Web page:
With Curry, Durant and Thompson leading the way, Warriors starters outscored the Lakers’ first five 92-62. Such ownership of a struggling young team, as the Lakers are, may be relatively inconsequential. But is also is what’s expected under the circumstances.

It wasn’t just the shooting that boosted the Warriors starters. The defense was solid and the ball movement on offense was fabulous. Each starter had at least four assists, with Thompson the surprise leader with eight.

It helps when your passing options include teammates like Curry and Durant, who may enter friendly competition. It makes sense. Curry is the reigning scoring champion, and Durant is a four-time scoring champ.

“I hit a jump shot,” Durant said, “and (Curry) told me, ‘I could be a fan of yours.’ And when he got it going, you see everybody trying to get him the ball.

“It was pretty to watch, and I’m looking forward to a lot of that this season.”

Why Kevin Durant thought Warriors' loss to Mavericks 'not odd at all'

Why Kevin Durant thought Warriors' loss to Mavericks 'not odd at all'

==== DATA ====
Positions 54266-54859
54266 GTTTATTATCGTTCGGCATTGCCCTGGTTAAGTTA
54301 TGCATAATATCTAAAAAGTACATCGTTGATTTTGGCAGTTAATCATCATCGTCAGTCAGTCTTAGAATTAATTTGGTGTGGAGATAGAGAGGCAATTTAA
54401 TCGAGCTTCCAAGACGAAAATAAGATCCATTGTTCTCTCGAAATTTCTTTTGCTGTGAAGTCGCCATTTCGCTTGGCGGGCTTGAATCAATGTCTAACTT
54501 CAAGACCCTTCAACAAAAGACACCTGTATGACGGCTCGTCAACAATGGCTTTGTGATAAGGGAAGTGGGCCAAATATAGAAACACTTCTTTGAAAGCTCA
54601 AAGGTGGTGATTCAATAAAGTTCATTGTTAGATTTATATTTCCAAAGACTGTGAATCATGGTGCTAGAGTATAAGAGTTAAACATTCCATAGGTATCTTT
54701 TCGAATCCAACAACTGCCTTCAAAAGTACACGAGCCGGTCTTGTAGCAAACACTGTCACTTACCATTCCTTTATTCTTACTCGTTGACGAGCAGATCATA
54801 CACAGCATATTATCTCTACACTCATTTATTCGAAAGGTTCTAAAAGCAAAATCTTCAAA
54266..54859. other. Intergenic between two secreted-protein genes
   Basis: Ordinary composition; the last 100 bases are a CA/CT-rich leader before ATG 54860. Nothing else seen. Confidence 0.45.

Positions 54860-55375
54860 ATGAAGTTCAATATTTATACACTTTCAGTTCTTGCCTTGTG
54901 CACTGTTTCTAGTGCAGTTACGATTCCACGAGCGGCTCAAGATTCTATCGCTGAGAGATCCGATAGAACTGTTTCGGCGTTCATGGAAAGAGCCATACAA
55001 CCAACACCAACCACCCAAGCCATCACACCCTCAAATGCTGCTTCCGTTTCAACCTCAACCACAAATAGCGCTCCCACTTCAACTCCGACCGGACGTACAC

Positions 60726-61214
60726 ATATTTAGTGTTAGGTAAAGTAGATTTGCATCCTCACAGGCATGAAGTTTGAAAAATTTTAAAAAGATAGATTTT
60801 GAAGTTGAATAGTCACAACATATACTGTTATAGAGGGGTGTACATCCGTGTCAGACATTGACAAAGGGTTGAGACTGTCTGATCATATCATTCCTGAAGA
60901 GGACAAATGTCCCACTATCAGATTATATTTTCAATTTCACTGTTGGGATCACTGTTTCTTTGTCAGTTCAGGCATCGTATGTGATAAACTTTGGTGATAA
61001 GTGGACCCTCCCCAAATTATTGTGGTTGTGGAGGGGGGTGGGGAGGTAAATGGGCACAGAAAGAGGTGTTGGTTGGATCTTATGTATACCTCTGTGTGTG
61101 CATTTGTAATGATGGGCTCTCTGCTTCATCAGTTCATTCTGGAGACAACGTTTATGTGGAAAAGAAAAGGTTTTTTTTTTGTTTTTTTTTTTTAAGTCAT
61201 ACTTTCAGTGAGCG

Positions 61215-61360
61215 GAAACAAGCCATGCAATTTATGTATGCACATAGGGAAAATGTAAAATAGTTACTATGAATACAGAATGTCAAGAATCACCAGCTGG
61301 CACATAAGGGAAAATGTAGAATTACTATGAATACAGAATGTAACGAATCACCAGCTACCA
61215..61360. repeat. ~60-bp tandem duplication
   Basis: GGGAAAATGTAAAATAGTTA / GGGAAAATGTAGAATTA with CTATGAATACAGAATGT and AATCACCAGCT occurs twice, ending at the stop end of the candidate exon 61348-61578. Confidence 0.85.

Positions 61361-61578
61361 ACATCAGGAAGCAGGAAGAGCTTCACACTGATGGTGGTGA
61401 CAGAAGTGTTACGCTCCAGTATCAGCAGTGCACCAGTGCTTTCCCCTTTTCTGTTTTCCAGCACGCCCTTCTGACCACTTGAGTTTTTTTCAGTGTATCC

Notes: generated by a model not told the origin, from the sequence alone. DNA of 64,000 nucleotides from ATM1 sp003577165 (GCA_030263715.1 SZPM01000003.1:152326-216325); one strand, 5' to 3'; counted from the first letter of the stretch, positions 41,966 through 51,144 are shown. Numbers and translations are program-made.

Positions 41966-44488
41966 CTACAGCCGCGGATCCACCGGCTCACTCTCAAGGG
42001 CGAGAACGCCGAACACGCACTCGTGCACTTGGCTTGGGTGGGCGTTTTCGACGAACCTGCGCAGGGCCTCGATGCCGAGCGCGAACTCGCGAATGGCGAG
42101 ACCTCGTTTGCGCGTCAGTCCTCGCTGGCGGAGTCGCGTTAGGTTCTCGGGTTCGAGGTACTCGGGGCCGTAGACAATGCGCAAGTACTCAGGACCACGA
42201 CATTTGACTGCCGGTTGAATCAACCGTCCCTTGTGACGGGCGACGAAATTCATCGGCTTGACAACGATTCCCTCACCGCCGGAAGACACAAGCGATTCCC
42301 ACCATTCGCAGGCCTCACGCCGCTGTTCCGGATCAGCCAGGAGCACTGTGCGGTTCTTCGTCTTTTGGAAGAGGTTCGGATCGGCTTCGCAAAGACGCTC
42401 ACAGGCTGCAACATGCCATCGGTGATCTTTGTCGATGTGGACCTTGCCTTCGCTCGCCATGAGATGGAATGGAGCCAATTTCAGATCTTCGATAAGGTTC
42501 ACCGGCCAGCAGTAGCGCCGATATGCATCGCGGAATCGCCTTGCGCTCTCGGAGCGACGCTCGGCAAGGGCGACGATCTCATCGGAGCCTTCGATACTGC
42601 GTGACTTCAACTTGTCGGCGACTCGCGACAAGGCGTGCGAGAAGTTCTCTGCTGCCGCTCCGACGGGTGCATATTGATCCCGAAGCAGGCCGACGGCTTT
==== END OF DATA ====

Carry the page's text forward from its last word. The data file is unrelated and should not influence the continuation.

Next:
Saturday was a night to forget for the Warriors.

The 126-91 loss to the lottery-bound Dallas Mavericks was the Warriors' worst at Oracle Arena under coach Steve Kerr. Golden State, without Steph Curry and chasing the Western Conference's top seed, weren't even close to the West's second-worst team.

If that sounds out of the ordinary for an NBA Finals contender, Kevin Durant doesn't think so.

"It's not odd at all," Durant told reporters in Oakland after the loss on Saturday (via ESPN). "I think everybody in that locker room has gotten their asses beat at home before. I know this experience is different, how much winning we've done the last few years. But we're still in the NBA; guys have been a part of terrible games, along with the great games, as well. The good thing about it, we play tomorrow night too."

The Warriors were short-handed, and lopsided losses do happen to good -- even great -- teams. But wasn't Golden State supposed to have already turned this corner?

They weren't blown out on March 10, but the Warriors lost to the Zion-Williamson-contending Phoenix Suns on that date. Golden State wasn't missing any regulars as was the case on Saturday, and the team said all the right things about that being a necessary wake-up call headed into a successful road trip.